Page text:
Dallas Restraining Order Lawyer
What You Should Know About Texas Protective Orders
Restraining orders (called protective orders in Texas) help protect victims of abuse from their abusers. If you've received a protective order against you but believe the order is unwarranted or falsified, it's crucial you understand how restraining orders work so you can protect yourself.
If you're involved in a case where a protective order is issued, you should contact an attorney immediately. At Garcia-Windsor, P.C., our protective order attorney can help you understand how protective orders work and work with you to navigate your case. For a free consultation, fill out our online contact form, or give us a call at (214) 972-3025.
How Are Protective Orders Issued?
To issue a protective order, the plaintiff (the individual issuing the order) must follow a series of steps:
The plaintiff must meet the following requirements:
- they must be hurt or threatened by the individual they wish to issue the order against,
- they must be afraid that person will hurt them again, and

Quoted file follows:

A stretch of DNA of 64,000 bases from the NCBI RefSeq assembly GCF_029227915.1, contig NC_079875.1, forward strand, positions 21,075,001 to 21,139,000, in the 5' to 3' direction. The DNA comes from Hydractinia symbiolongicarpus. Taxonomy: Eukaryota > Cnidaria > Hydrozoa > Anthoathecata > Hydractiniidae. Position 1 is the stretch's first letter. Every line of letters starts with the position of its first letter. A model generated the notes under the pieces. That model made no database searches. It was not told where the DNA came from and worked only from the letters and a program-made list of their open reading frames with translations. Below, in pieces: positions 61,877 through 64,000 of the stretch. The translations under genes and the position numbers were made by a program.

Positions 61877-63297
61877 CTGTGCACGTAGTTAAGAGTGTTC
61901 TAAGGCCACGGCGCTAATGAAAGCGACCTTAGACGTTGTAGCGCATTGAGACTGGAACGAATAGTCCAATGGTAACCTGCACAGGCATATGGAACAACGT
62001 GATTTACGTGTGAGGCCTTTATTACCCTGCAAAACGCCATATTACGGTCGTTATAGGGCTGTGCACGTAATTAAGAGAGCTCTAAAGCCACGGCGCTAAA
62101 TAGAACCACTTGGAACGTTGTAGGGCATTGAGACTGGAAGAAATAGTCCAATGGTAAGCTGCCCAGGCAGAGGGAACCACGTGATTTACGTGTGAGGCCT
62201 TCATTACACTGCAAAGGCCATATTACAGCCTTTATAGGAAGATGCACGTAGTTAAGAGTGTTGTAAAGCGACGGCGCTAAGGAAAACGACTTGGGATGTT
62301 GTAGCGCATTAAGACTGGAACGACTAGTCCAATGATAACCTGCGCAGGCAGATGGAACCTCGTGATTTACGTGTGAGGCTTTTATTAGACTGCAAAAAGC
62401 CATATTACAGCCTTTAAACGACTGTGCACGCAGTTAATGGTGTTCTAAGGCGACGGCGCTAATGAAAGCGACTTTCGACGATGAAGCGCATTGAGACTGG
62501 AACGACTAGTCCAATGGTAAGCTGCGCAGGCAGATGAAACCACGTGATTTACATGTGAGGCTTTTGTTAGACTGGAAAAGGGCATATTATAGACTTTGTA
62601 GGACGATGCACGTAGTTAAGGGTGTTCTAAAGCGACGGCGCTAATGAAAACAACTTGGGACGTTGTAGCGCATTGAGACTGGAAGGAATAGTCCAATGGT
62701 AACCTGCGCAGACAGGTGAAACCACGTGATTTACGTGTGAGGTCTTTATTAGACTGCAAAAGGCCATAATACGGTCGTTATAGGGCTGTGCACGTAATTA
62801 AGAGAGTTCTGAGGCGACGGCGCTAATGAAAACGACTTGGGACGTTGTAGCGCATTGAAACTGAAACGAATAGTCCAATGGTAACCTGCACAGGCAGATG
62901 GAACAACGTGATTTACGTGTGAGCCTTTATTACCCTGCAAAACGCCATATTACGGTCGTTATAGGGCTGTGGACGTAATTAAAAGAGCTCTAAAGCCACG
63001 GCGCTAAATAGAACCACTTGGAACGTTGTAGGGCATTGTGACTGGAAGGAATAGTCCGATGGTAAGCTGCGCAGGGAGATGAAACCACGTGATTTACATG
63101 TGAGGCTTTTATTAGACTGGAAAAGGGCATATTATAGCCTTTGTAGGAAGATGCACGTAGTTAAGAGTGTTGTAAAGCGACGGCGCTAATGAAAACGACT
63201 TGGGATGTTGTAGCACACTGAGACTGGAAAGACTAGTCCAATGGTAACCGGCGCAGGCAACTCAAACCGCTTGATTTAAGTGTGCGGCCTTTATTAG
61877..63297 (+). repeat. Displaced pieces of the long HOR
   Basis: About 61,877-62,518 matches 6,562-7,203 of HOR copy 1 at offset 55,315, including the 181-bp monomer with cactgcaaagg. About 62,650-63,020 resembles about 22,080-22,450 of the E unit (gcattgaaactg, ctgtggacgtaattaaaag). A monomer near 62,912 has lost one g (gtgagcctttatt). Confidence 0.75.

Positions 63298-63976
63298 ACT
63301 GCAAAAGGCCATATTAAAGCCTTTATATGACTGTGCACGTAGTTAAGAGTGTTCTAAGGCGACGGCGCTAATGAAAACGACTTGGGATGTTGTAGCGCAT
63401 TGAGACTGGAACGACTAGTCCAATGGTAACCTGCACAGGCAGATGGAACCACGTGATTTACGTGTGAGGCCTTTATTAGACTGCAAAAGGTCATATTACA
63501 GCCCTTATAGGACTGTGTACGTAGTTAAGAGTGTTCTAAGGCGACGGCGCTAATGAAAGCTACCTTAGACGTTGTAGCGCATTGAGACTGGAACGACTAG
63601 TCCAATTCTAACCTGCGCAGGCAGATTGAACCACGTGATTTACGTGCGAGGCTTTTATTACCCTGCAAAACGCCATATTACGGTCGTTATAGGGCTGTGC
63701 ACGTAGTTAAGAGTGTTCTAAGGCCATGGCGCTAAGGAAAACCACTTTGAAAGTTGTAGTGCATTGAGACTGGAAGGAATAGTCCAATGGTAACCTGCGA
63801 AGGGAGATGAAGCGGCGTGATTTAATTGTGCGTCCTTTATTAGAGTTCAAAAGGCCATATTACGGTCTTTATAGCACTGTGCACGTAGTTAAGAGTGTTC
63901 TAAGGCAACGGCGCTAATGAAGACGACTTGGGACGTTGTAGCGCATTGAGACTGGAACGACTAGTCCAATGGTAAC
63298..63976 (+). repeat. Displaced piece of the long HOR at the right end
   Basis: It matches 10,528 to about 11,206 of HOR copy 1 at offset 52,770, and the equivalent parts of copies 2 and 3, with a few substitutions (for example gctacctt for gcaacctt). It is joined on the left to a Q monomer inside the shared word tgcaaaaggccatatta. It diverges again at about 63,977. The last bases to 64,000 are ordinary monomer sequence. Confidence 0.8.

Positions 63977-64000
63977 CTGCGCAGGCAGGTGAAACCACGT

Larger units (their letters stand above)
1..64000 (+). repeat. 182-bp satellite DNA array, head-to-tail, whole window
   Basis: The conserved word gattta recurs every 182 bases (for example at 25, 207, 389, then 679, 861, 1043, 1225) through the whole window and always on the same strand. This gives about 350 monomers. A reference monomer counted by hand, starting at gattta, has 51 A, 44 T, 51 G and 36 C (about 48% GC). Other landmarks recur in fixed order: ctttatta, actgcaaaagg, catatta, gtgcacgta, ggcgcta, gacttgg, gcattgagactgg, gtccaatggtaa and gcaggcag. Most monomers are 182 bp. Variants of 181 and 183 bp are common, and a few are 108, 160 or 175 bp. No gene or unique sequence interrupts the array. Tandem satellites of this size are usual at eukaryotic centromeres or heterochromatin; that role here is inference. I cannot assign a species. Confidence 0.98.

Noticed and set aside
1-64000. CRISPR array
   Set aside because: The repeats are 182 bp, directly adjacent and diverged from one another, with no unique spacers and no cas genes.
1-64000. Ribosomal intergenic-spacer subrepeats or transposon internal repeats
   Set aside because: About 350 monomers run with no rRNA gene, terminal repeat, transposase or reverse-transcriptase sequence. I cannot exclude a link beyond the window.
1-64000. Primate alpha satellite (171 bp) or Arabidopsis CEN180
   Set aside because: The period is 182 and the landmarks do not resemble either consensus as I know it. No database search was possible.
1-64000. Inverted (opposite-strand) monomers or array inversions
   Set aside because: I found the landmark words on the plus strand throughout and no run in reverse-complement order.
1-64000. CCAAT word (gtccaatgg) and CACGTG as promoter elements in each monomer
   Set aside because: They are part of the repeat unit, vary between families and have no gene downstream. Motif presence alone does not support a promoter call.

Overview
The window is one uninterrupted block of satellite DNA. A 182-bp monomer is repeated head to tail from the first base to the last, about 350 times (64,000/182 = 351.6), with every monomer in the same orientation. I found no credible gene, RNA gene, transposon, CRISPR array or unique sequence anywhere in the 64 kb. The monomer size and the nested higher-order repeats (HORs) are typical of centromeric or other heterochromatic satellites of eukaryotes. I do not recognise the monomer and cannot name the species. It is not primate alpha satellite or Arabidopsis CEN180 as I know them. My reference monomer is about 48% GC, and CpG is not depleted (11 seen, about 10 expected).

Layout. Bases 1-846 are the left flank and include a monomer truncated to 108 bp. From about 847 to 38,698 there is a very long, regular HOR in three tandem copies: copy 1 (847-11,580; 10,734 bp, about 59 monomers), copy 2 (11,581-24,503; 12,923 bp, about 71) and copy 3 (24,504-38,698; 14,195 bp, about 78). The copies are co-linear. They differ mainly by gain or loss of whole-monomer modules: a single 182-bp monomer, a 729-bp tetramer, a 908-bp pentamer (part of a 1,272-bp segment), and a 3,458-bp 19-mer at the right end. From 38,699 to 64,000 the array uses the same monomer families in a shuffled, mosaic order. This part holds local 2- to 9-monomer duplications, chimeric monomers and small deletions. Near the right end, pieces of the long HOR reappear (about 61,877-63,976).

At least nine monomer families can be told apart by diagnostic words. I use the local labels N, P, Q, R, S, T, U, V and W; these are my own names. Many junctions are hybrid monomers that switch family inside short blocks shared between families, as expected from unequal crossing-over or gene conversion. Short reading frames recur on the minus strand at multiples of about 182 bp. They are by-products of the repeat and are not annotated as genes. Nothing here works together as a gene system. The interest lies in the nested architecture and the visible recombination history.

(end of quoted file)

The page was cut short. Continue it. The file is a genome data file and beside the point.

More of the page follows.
- they must have a close relationship with the person who hurt them. Note—this requirement doesn't apply in situations where the plaintiff is sexually assaulted or stalked.
- If the plaintiff meets these requirements, they can fill out an application for a protective order at their local court. These documents must be filed with the court. Under certain circumstances, the plaintiff may receive a "Temporary Ex Parte Protective Order," which acts as a protective order until the case can actually be resolved in court.
- Once the protective order is filed,the person receiving the protective order (the defendant) will be served with the protective order by a third party, often a county sheriff or an employee of a process serving firm hired by the plaintiff's attorney.
- The plaintiff and defendant will meet in court, and a judge will determine whether the restraining order is valid and should be upheld, or should be dismissed.
- If the judge chooses to issue the protective order, the defendant will have to take steps to comply with the order, such as moving out of a house they share with the plaintiff, maintaining a certain distance from the plaintiff, and cutting off contact with the plaintiff.
- If the defendant violates any of the stipulations set forth in the protective order, they may be found in violation of their restraining order and receive harsher penalties, such as fines or prison sentence.
It's important to note that, even though protective orders are technically civil orders, they will show up on your criminal record and as such may appear on background checks.
At Garcia-Windsor, P.C., our team has over 80 years of combined experience dealing with a variety of cases, including protective orders. To schedule your free consultation, contact us online or via phone at (214) 972-3025.